The other day I wrote about Mark Kurlansky‘s lovely book “The Food of a Younger Land: a portrait of American food – before the national highway system. before chain restaurants, and before frozen food, when the nations’s food was seasonal, regional, and traditional- from the lost WPA files” .
The majority of the data that author Kurlansky used came from files of the Works Progress Administration program by the name of Federal Writers’ Project (FWP).
This was back in 1935 and the FWP was part of what is commonly known as The New Deal. That famous effort by President Franklin Delano Roosevelt in which his administration worked to put some of 12 to 15 million unemployed Americans to work during The Great Depression.
Politics aside, all you have to do today is look around almost anywhere from Maine to California to see some evidence of the lasting legacies of this massive and successful effort by FDR. Bridges, roads, books, art, theater, parks, farms, forests and more.
But did you know that the WPA also left a HUGE and impressive legacy for us who love family history and genealogy? No? Until recently, neither did I. So …. read on!
First off, the records of the WPA at the Library of Congress make up some 409,000 items (1,634 containers, plus 1 oversize, 63 microfilm reels and total some 637.6 linear feet of material! That is a LOT of information we can use! This link lists the basics on these phenomenal holdings at the Library of Congress.
So, while a lot of the WPA work was physical infrastructure, a bunch of it was a whole lot more … from the perspective of family history and genealogy.
Let’s take a look at the subcategories of these WPA holdings and see why they can be HUGE for our needs.
First, we all like photographs, right? You bet! So how about 171,000 black and white negatives, 107,000 black and white prints, and 1,610 color transparencies of American life all over the country! The Farm Security Administration – Office of War Information Materials holds these images and they were taken by an amazing array of excellent photographers.
Next up, there are the “Born in Slavery: Slave Narratives from the Federal Writers’ Project 1936-1938”? This truly incredible set of holdings make up 17 volumes! It holds 2,300 first-person accounts and photographs of former slaves. An amazing set of first-person information that is second to none.
Like buildings? Then you might find the Historic American Buildings Survey of interest with its more than 350,000 measured drawings of historic buildings and more than 35,000 written summaries of historic buildings and sites! This initial work was done by 1,000 out-of-work architects and actually continues in a different form today under the National Parks Service.
Want more? Of course there is more! How about American Life Histories! 2,900 of them written by some 300 writers and covering families in 24 States! While I will warn you that often times pseudonyms are used, they offer an amazing view of American family life in the 1930’s and 1940’s. These essays run between 2,000 and 15,000 words, so you can imagine the wealth of information you might find here!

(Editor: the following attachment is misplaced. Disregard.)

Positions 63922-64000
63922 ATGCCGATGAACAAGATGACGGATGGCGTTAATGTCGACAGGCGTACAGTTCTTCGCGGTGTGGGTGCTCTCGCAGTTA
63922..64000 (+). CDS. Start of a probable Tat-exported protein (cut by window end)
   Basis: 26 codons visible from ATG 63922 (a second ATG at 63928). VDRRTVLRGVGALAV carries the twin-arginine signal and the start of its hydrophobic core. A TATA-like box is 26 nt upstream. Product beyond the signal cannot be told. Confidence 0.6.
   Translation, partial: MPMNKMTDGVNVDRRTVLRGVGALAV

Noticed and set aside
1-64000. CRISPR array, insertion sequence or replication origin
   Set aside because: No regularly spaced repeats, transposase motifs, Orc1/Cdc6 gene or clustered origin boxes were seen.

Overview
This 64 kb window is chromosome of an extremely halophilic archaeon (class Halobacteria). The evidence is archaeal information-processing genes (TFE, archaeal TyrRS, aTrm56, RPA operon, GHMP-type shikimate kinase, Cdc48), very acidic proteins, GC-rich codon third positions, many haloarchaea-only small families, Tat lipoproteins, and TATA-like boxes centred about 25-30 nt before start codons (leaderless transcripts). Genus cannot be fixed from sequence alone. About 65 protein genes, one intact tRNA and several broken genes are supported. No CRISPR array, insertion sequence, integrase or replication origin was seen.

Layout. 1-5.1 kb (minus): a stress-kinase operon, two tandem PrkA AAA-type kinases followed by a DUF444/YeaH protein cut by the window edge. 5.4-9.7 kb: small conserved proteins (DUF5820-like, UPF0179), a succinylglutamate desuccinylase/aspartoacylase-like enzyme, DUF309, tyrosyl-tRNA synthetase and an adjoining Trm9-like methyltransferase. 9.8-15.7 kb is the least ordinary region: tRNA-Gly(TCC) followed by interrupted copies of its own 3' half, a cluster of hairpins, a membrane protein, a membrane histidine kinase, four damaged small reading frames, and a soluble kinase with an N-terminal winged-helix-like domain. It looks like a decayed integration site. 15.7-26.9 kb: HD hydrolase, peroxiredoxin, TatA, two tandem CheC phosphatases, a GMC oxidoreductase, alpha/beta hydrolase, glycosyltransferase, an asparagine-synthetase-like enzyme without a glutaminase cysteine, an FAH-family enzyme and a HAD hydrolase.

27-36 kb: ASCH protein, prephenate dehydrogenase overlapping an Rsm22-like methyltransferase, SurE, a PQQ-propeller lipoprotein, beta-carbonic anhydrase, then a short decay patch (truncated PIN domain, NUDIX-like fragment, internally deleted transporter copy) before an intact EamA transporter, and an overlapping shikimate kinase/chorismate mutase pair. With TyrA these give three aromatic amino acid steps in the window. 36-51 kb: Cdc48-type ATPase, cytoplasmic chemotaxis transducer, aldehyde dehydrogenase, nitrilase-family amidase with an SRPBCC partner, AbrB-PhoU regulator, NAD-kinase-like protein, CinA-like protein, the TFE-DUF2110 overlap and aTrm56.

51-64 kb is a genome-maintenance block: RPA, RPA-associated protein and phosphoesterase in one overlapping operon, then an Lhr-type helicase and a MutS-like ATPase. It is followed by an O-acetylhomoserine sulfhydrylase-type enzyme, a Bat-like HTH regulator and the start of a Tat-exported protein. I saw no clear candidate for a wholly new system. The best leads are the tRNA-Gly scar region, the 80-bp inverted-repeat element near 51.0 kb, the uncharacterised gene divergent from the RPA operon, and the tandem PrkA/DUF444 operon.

Did you know that some of the finest, historic information on the history of the Oneida Nation was kept by the WPA?
As David A. Taylor points out in his book, “Soul of a People”, in 1999 in a building in Madison, Wisconsin, a professor re-discovered boxes containing 167 steno notebooks from the 1930s that contained some of the most important history available on the Oneida Nation! Carol Cornelius, an Oneida historian said “It’s a vital connection to our early days” noting that without those notebooks there would be major gaps in the tribe’s history and served to revitalize an interest in the Oneida language.
Naturally, as you might expect, though, at the time this effort was not met with universal acceptance! Building roads, bridges, parks, and buildings might be one thing, but not everyone was so sure about the need to actually help writers, of all people and especially writers who were out to find the real America and not just one slice of accepted, mainstream, America!
But Harry Hopkins, the WPA director, recruited Henry Alsberg to head up the Writers’ Project. Henry had been a foreign correspondent, a playwright, the director of the Provincetown Theatre, and had organized humanitarian relief to Russia in the 1920’s.
I was not surprised to find that one of the most vocal critics was a Congressman! Congressman Martin Dies, from Texas. Not funny that he was chairman of a committee with the title ‘Committee Investigating Un-American Activities! As David Taylor points out again “The people working on the Writers’ Project were addressing the question of American values from a different vantage point. Each side held a different view of what exactly “American” meant. Leaders on each side branded the other’s tactics ‘un-American’. Guess somethings never change.
The Federal Writers’ Project actually started out with the goal of a set of guidebooks to the states, cities, and regions of America. This series met with a success that was greater than anyone ever imagined. Huge demand and very popular! I have been told that the series was over 130 volumes, with some volumes reaching over 1,000 pages!
In just one interview with one individual, I noted that a Mr. Lou Bartula, who was a Polish immigrant to Bremend, Texas listed his parents, who were the first Poles to settle there. He then goes on to add the surnames of the next 50 families who joined the community! What a great find for someone that would be!
So these WPA items can be wonderful resources!
I am awaiting copies of the American Guides to Minnesota, the Minnesota Arrowhead, and Ohio.
I’ll let everyone know what I find!
Onward To Our Past,